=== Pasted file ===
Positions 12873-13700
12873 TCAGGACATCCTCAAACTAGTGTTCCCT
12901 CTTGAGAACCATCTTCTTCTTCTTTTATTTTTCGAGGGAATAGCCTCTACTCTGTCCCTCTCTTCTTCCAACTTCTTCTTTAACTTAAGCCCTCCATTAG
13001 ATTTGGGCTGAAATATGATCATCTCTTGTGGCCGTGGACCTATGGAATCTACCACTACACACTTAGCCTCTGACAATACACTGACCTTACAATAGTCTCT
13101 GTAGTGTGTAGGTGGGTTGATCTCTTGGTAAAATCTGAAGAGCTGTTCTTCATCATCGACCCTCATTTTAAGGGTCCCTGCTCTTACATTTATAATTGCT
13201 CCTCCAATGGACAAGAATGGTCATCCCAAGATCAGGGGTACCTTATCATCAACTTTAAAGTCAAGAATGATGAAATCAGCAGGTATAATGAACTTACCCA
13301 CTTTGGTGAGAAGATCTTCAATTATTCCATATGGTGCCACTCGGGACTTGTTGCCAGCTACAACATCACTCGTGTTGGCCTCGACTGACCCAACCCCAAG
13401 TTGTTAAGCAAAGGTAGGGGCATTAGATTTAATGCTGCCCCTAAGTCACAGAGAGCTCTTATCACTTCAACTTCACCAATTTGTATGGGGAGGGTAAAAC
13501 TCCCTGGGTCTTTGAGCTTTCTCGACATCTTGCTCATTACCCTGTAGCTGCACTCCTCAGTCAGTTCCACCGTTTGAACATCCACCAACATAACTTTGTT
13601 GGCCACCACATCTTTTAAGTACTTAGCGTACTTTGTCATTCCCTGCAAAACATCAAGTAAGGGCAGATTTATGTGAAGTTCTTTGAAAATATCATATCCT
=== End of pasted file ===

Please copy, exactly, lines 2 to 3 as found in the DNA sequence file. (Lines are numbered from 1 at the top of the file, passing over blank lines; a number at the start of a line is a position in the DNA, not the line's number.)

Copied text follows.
12873 TCAGGACATCCTCAAACTAGTGTTCCCT
12901 CTTGAGAACCATCTTCTTCTTCTTTTATTTTTCGAGGGAATAGCCTCTACTCTGTCCCTCTCTTCTTCCAACTTCTTCTTTAACTTAAGCCCTCCATTAG